In the UK and USA, almost one in five women reach midlife without children*. For women born in the 1970s, it is thought one in four will reach 45 without giving birth. The vast majority are childless by circumstance, not through choice. Statistics for men are less well researched.
Often people think of childlessness in terms of people who ‘do not want’ or ‘cannot have’ children. The actual reasons are far more complex. While childlessness can be due to medical reasons such as infertility, it is much more commonly due to circumstance (for example not meeting a partner at the right time in life). Jody Day, founder of Gateway Women online community, writes about ‘fifty ways not to be a mother’.
You may have heard the terms 'childless' and 'childfree'. Childfree usually implies the person or couple have made a choice not to have children, whereas childless generally means the outcome has not been an active decision. Being childless not by choice is very hard in the workplace and society in general. The world is very family-focused and this is often highly visible and pervasive in advertising and social media. Those without children, not by choice, can feel excluded, alone and vulnerable.
Coming to terms with being childless not by choice involves loss and grief. Jody Day explores the ‘disenfranchised grief’ or ‘living loss’ of childlessness. Because the grief is unseen, it can cause a real struggle when it comes to putting on a brave face to carry on with life. This in turn can have a huge impact on mental health and wellbeing. Disenfranchised grief (also known as hidden grief or sorrow) refers to any grief that goes unacknowledged or unvalidated by social norms. This kind of grief is often minimized or not understood by others, which makes it particularly hard to process and work through. In a pronatalist society this has an impact on mental health and wellbeing.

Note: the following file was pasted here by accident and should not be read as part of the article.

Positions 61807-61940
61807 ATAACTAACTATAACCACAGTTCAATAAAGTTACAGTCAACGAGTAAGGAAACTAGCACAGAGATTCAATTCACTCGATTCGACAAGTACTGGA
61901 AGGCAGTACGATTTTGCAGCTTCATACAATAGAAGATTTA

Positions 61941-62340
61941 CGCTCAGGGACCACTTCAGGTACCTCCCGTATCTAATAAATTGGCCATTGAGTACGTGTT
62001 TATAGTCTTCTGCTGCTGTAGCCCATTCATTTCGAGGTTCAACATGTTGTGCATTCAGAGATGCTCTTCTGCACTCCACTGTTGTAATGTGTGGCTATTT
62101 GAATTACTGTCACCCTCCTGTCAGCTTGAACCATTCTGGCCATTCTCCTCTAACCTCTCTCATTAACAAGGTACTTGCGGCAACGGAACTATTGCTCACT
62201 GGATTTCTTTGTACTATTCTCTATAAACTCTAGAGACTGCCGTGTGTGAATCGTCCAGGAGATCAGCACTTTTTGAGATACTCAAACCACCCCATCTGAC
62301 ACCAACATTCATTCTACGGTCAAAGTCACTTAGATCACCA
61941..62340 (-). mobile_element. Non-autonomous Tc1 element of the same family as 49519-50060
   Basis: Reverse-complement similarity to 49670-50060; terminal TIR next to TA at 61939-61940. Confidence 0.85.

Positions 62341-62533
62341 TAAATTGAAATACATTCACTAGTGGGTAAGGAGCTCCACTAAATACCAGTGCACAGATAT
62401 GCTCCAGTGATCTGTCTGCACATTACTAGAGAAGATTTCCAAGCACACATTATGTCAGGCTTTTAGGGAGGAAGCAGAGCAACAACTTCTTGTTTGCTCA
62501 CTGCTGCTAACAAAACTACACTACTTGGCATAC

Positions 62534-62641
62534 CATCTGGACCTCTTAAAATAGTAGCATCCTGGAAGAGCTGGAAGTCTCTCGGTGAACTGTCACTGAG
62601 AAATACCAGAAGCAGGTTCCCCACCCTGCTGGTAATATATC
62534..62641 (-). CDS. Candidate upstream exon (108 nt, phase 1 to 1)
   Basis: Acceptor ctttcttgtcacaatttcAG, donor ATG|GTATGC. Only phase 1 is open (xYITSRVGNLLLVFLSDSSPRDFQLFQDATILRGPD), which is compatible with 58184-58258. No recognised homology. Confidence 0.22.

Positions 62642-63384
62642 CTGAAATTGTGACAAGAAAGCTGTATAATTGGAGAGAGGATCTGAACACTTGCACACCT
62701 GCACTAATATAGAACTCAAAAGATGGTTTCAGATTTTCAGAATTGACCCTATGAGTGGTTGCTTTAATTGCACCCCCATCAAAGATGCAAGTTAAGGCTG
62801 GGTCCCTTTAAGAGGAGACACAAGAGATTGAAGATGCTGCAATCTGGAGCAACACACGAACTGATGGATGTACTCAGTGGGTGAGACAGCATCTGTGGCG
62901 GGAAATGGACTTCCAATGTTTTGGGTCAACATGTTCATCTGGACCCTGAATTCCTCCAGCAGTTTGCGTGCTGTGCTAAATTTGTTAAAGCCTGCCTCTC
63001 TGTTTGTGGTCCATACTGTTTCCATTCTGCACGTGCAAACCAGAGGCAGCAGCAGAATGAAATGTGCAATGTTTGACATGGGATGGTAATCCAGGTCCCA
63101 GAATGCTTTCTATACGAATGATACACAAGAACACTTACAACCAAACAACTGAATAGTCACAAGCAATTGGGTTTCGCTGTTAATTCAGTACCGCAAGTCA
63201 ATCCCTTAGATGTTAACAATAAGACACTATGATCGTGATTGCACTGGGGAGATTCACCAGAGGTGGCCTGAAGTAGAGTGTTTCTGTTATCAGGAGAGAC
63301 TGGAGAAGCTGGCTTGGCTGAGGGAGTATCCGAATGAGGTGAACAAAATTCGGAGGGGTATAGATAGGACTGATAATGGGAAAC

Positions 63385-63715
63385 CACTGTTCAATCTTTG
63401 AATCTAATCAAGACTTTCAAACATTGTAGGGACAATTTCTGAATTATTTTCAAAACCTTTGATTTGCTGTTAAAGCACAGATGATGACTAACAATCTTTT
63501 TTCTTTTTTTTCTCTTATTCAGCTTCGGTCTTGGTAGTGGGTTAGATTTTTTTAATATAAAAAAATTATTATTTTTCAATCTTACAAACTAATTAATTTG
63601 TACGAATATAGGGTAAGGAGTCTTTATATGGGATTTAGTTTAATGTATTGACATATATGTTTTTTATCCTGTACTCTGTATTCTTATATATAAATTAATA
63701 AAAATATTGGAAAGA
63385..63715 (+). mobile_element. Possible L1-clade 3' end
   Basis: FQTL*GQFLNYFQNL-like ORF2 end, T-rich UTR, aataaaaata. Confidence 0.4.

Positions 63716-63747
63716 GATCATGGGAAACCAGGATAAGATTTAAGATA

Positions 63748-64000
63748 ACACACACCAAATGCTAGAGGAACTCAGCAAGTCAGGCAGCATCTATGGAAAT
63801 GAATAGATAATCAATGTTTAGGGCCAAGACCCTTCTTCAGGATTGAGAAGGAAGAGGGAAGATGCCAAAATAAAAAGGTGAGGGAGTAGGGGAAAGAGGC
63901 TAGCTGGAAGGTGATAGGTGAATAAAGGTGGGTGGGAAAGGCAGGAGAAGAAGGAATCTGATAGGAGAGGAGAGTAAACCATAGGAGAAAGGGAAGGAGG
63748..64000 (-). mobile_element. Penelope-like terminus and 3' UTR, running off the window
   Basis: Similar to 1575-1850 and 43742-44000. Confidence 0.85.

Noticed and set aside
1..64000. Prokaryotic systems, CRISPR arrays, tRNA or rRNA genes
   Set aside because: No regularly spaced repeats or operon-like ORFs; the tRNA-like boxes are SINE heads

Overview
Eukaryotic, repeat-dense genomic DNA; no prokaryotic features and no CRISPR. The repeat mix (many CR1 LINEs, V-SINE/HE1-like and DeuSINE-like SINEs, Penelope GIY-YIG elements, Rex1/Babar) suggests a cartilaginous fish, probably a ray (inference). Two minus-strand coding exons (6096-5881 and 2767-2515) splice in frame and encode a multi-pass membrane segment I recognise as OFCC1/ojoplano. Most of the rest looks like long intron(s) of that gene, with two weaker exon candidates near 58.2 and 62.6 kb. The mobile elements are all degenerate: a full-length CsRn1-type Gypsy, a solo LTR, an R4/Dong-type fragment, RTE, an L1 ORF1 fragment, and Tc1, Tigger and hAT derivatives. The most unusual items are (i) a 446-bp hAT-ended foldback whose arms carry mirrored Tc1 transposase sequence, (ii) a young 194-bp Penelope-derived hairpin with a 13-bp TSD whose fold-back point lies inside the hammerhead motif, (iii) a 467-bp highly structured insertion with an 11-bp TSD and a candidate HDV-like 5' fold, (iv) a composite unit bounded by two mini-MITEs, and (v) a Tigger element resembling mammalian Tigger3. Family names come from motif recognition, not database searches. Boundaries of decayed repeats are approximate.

What can help
Colleagues may choose not to discuss childlessness in the workplace. Sometimes life at work can feel like a ‘safe zone’ compared to time outside work where interactions with peers or family can feel overwhelming. So don’t push to start up a conversation, let the individual open up only if they feel comfortable. Think about how you discuss family, children and grandchildren at work. Do you ask people about children as a conversation starter? Be mindful that for some people this question can be triggering and far from neutral.
Do you work in an office where social or break time conversations are dominated by talk of children or grandchildren? Does someone feel excluded? How are maternity, or new-parent announcements handled? Are they sent to wider mailing lists or to specific groups? Do they include photos in the body of the email?
If a friend, family member or colleague does choose to open up to you (that in itself will have taken a lot of courage) please don’t offer them advice or start the “have you tried….” conversation. Without a doubt yes, they will have thought about adoption, they will have thought about many other treatments and dozens of other options too (including ‘just relaxing’ or ‘taking a holiday’ – yes, we’ve heard both!).